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Travel Guide > Asia > Taiwan

Taiwan Nightlife & Entertainment

  
 
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As Taiwan is a subtropical island with the south part in the tropics, it cannot hurt to drink a lot, especially during summertime. Drink vending machines can be found virtually everywhere and are filled with all kinds of juices, tea and coffee drinks, soy milk and mineral water.

Water

As a general rule, tap water in Taiwan is safe for drinking after boiling. Any water or ice you are served in restaurants will already have been processed. Water fountains in Taiwan always incorporate filters, and they can be found in practically every lodge or hotel as well as larger museums and Taipei MRT stations. You can refill and reuse your bottles at these fountains as well. If you can't find one, then you should buy bottled water. Another source of potable water are the coin-operated pumps that look like gasoline pumps. These are easy to find in residential areas.

For tourists, most hotels provide complimentary bottles of mineral water in each room. All convenience stores sell bottled water.

Another reason for drinking previously boiled or bottled water in Taiwan is that Taiwan is a seismic active zone. Because of the large number of earthquakes, water pipes are easily damaged, allowing contaminants to enter the water prior to it reaching the tap. Therefore drinking previously boiled or bottled water is probably a wise choice.

Alcohol

Taiwan's legal age to consume alcohol is 18 years of age. Minors caught drinking can face fines ranging from NT$10000 to NT$50000. Traditional alcoholic drinks in Taiwan are very strong. Kaoliang is the most famous alcoholic drink. A distilled grain liquor, it is extremely strong and often drunk straight. Taiwan also produces many types of Shaoxing rice wine, which are considered by many as being some of the best in the world.

Taiwanese people enjoy beer on ice. A wide variety of imported beers are available, but the standard is Taiwan Beer, produced by a government corporation. It is brewed with fragrant penglai rice in addition to barley giving it a distinctive flavor.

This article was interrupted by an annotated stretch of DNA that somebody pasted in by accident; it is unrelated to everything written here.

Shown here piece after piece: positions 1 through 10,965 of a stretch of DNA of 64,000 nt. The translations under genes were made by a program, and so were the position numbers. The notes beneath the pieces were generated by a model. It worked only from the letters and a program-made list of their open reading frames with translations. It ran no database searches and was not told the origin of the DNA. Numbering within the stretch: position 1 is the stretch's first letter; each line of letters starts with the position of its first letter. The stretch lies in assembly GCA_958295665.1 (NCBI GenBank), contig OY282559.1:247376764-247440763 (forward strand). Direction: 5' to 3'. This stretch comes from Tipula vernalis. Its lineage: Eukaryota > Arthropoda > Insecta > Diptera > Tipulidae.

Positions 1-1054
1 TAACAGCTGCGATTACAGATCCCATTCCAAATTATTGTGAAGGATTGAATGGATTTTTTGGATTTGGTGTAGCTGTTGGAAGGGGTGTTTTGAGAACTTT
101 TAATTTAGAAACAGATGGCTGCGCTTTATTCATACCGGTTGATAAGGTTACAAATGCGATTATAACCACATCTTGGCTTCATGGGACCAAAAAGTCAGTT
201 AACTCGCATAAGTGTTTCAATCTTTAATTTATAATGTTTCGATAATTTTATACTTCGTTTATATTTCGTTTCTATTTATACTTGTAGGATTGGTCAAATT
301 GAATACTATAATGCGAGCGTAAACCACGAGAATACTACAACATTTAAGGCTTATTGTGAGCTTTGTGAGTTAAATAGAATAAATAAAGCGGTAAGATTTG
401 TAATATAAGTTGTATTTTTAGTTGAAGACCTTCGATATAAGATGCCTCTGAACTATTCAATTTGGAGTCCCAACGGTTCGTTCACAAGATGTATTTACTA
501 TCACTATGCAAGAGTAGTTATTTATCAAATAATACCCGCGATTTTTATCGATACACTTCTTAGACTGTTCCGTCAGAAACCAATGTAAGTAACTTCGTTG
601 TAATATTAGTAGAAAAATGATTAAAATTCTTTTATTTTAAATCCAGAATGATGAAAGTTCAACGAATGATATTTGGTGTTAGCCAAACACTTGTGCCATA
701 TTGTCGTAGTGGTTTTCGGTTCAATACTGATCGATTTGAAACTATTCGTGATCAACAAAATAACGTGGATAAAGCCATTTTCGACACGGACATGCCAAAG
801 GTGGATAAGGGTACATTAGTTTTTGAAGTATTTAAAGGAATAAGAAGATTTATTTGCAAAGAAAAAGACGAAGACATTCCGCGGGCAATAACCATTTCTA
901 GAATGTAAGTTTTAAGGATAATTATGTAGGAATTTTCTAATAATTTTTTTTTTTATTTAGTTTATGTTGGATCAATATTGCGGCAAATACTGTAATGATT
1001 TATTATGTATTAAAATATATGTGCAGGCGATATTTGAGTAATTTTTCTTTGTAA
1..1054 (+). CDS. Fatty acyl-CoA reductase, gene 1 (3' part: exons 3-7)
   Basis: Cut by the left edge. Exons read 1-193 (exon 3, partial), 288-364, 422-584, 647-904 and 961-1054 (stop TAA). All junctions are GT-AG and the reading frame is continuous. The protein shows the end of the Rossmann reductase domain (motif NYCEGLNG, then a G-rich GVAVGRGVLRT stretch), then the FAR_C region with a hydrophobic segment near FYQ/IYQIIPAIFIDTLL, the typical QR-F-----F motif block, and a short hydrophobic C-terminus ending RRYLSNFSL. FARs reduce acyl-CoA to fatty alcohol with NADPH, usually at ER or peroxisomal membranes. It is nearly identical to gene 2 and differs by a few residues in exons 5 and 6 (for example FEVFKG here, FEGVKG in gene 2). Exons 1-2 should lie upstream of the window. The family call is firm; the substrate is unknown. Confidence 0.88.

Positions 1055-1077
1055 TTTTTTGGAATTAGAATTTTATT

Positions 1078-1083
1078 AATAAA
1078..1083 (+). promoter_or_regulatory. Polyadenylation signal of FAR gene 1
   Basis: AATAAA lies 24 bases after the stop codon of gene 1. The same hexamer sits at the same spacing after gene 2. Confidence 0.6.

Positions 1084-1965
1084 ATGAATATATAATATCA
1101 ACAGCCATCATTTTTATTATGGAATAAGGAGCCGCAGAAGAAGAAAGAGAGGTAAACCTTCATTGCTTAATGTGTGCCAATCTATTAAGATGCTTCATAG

Tea and coffee

Taiwan's specialty teas are High Mountain Oolong (Gao-shan wulong) - a fragrant, light tea, and Tie Guan-yin - a dark, rich brew. Enjoying this tea, served in the traditional way using a very small teapot and tiny cups, is an experience you should not miss. This way of taking tea is called lao ren cha - 'old people's tea', and the name is derived from the fact that only the elderly traditionally had the luxury of time to relax and enjoy tea in this way. Check the small print when visiting a traditional tea house though: in addition to the tea itself, you may be charged a cover (literally "tea-water fee") for the elaborate process of preparing it as well as for any nibbles served on the side.

One should also try Lei cha, a tasty and nourishing Hakka Chinese tea-based beverage consisting of a mix ground tea leaves and grain. Some stores specialize in this product and allows one to grind their own lei cha.

Pearl milk tea, aka "bubble tea" or "boba tea", is milky tea with chewy balls of tapioca added, drunk through an over-sized straw. Invented in Taiwan in the early 1980s and a huge Asia-wide craze in the 1990s, it's not quite as popular as it once was but can still be found at nearly every coffee/tea shop. Look for a shop where it is freshly made.

The cafe culture has hit Taiwan in a big way, and in addition to an abundance of privately owned cafes, all the major chains, such as Starbucks, have a multitude of branches throughout major towns and cities.

Other drinks

Taiwan is a great place for fruit drinks. Small fruit-juice bars make them fresh on the spot and are experts at creating fruit-juice cocktails (non-alcoholic, of course). zong-he - mixed - is usually a sweet and sour combination and mu-gwa niou-nai is iced papaya milk. If you don't want ice (though it is safe in Taiwan, even at road side vendors) say, chu bing and no sugar - wu tang.

Soy milk is a great treat hot or cold. Savoury soy milk is a traditional Taiwanese breakfast dish. It is somewhat of an acquired taste as vinegar is added to curdle the milk. Both sweet and savory soy milk are often ordered with you-tiao, or deep fried dough crullers.

There are a lot of pseudo health drinks in Taiwanese supermarkets and convenience stores, as well as energy drinks like Comebest.





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